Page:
AFL-CIO Secretary-Treasurer Fred Redmond delivered the following remarks as prepared to the Louisiana AFL-CIO Convention:
Thank you, Louis (Reine), for that warm introduction, and for years of friendship.
And I’d like to thank you and Julie (Cherry) and your entire team for your commitment and dedication to the labor movement and Louisiana’s working families.
I know how hard you’ve worked.
Through one of the most challenging times in our nation’s history.
Through a public health crisis and a terrible economy…
Through hurricanes Laura and Delta and Ida, and an ice storm…
While facing attacks on voting rights and our democracy...
And the systemic racism behind those attacks.
And through all of it, you didn’t stop. You kept going.
You were – and are – a force for working people… for our communities… and for our labor movement.
And I’d like to thank another force for our communities, who is here with us today. Governor Edwards, you have always been a friend to working people. Thank you for helping change the narrative about unions here in Louisiana.
Now, as you all know, in August of last year, our labor movement suffered a huge loss with the untimely death of Rich Trumka. Rich and I were personal friends for over 25 years. And I know he was a friend to many of you too.
Rich loved this labor movement.
And because of the labor movement, he had faith in the future.
And our labor councils and state federations were a great source of his optimism…this incredible network we have to reach and support America’s workers.
And he had faith in Liz Shuler.
Liz is smart, tough and the right person to lead the American labor movement at the right time.
And I am honored to serve alongside her as the secretary-treasurer of the AFL-CIO.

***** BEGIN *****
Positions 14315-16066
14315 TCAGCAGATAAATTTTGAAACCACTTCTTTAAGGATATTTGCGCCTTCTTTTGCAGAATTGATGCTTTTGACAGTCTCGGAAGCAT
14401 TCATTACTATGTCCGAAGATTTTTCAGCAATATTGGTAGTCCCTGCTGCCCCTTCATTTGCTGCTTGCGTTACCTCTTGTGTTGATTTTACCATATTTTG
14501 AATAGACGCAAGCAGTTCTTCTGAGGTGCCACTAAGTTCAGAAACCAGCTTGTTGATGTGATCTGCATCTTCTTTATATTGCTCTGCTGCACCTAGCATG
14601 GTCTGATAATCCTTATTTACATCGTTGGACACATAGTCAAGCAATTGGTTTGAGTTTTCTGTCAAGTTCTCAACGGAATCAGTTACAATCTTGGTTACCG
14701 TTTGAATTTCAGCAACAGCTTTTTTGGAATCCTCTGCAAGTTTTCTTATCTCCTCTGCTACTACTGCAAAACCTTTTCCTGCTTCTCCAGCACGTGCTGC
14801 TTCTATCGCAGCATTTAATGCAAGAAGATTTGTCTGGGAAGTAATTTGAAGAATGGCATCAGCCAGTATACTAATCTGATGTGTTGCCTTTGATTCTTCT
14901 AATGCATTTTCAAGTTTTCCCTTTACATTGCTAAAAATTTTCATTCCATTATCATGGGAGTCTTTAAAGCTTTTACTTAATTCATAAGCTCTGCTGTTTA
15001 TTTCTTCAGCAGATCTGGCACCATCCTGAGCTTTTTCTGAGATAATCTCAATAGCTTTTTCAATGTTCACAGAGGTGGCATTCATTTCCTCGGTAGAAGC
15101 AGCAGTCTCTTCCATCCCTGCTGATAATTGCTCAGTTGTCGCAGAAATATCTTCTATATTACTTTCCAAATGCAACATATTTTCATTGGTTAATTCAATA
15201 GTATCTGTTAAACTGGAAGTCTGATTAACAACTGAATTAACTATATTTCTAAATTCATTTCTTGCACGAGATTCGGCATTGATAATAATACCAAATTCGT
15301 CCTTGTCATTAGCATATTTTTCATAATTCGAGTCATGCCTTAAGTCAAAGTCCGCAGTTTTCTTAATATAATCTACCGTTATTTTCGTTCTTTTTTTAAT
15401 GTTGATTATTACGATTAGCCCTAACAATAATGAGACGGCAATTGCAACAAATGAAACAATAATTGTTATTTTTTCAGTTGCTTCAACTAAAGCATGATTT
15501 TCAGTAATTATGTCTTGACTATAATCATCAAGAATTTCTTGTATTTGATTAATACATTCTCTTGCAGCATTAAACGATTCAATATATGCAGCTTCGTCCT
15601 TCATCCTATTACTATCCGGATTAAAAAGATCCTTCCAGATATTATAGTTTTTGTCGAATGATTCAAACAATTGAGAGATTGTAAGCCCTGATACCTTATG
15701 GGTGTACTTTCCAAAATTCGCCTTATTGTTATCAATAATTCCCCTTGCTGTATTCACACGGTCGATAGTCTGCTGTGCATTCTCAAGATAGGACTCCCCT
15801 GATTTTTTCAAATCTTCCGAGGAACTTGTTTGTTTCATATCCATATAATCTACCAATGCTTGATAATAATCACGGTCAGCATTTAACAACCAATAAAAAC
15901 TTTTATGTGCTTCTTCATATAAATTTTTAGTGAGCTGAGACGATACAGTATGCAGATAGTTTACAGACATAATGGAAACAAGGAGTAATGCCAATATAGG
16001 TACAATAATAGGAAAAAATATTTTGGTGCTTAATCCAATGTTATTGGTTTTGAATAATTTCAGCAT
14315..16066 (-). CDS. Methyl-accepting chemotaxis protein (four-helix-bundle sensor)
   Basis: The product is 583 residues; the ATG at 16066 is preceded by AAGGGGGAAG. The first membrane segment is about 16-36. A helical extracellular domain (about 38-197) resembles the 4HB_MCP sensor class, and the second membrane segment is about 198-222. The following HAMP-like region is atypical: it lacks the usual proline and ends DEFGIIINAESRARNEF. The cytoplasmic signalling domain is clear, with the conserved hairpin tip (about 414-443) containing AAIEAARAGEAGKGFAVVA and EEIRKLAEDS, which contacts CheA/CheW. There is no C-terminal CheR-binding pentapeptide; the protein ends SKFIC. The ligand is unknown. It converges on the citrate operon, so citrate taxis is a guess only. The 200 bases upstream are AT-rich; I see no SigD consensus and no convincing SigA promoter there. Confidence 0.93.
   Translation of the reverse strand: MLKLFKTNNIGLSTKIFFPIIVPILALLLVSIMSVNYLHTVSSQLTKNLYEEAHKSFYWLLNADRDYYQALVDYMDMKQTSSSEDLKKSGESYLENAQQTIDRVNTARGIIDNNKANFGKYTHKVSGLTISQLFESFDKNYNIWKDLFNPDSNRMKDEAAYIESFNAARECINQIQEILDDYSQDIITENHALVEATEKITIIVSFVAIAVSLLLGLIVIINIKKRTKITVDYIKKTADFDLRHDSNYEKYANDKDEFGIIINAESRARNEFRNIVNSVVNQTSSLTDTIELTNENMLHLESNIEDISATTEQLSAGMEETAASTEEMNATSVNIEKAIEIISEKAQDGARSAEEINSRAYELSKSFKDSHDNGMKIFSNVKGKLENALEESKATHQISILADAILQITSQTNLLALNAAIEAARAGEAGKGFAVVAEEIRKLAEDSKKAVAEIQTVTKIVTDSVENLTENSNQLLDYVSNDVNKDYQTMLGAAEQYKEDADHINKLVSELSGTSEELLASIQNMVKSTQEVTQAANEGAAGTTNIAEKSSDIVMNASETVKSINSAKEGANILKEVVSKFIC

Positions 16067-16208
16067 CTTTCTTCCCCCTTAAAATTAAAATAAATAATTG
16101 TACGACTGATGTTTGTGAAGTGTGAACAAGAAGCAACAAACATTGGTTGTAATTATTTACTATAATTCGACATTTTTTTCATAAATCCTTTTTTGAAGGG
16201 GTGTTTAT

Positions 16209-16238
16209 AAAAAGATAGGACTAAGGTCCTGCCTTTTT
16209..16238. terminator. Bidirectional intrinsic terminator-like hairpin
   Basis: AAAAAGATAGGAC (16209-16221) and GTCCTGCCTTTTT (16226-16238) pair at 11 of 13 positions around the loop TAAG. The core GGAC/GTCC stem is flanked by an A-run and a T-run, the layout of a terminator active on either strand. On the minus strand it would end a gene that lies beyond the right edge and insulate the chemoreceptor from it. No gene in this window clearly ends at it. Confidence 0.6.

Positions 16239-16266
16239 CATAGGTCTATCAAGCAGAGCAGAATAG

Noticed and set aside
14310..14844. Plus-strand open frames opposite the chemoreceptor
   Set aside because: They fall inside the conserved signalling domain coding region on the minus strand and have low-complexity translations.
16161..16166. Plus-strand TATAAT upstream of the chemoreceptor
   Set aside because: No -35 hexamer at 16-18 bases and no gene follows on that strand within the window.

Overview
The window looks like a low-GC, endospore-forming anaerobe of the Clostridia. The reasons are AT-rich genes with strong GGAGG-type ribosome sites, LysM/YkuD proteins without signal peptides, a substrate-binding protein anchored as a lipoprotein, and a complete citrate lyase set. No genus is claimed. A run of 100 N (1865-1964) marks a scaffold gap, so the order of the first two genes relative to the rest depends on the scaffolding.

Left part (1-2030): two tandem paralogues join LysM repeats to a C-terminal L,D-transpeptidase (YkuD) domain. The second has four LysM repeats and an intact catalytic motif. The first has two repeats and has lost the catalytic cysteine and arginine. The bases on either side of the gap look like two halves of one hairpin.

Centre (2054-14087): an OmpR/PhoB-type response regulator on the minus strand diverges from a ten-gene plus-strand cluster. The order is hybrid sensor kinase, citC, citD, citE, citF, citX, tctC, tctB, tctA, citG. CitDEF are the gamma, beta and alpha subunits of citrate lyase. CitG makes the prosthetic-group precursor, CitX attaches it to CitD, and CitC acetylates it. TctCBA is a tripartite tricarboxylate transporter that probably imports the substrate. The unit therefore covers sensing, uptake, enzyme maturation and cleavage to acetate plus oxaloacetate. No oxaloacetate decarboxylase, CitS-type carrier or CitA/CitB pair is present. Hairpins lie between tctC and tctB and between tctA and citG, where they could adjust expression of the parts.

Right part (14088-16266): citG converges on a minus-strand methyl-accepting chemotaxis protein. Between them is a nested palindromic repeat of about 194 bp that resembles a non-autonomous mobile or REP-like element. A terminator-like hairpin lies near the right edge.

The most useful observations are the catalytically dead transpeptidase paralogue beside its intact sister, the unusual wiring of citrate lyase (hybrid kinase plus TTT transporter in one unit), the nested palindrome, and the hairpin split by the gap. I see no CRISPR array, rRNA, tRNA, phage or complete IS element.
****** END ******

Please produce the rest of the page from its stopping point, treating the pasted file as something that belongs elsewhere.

Rich Trumka liked to say the American labor movement must be the tip of the spear in the fight against racism.
And he was right. There is no better institution in America to lead the charge.
And we need to be the tip of the spear on the huge issues facing our nation today, which are the same issues facing working people today.
Racial, economic and gender justice.
Rights for immigrants and a path to citizenship.
The suppression of our right to vote and our very democracy.
These are dire issues. A couple of weeks ago I was in Alabama with our allies and friends and fellow trade unionists for the Selma to Montgomery March.
It’s the same 54 miles civil rights activists marched in 1965 to bring attention to voter suppression in the South and to get the 1965 Voting Rights Act passed, which it did.
And we returned to that same route because our voting rights have been eroded… and history is repeating itself.
Our votes have been suppressed through tactics that have their roots in poll taxes and literacy tests.
Look at Georgia where they made it a crime to hand out water or snacks to voters waiting in terribly long lines.
And they made it harder to vote by mail.
And look at Texas where they are rejecting mail-in ballots at an incredible rate. In one county, a quarter of the mail-in ballots were thrown out.
And so we went back to Alabama to forge a new history… to get the Freedom to Vote Act and the John Lewis Voting Rights Advancement Acts passed.
It is no accident these attacks on our voting rights are happening now.
America’s workers campaigned and mobilized and got out the vote in 2020 so that we have a democratic majority in Congress and the most pro-union administration in our country’s history.
Former union staff are in key positions throughout the Biden administration.
We have a union member leading the Department of Labor and who is leading a task force on organizing and worker empowerment. And they just released a report with a bunch of concrete proposals that the administration has already done… or will do in the future… to make it easier for workers to organize unions and bargain collectively.
And there have been so many wins for working people coming out of Washington it’s been hard to keep up.
The American Rescue Plan was huge. It gave working people the lifeline we needed when we needed it most.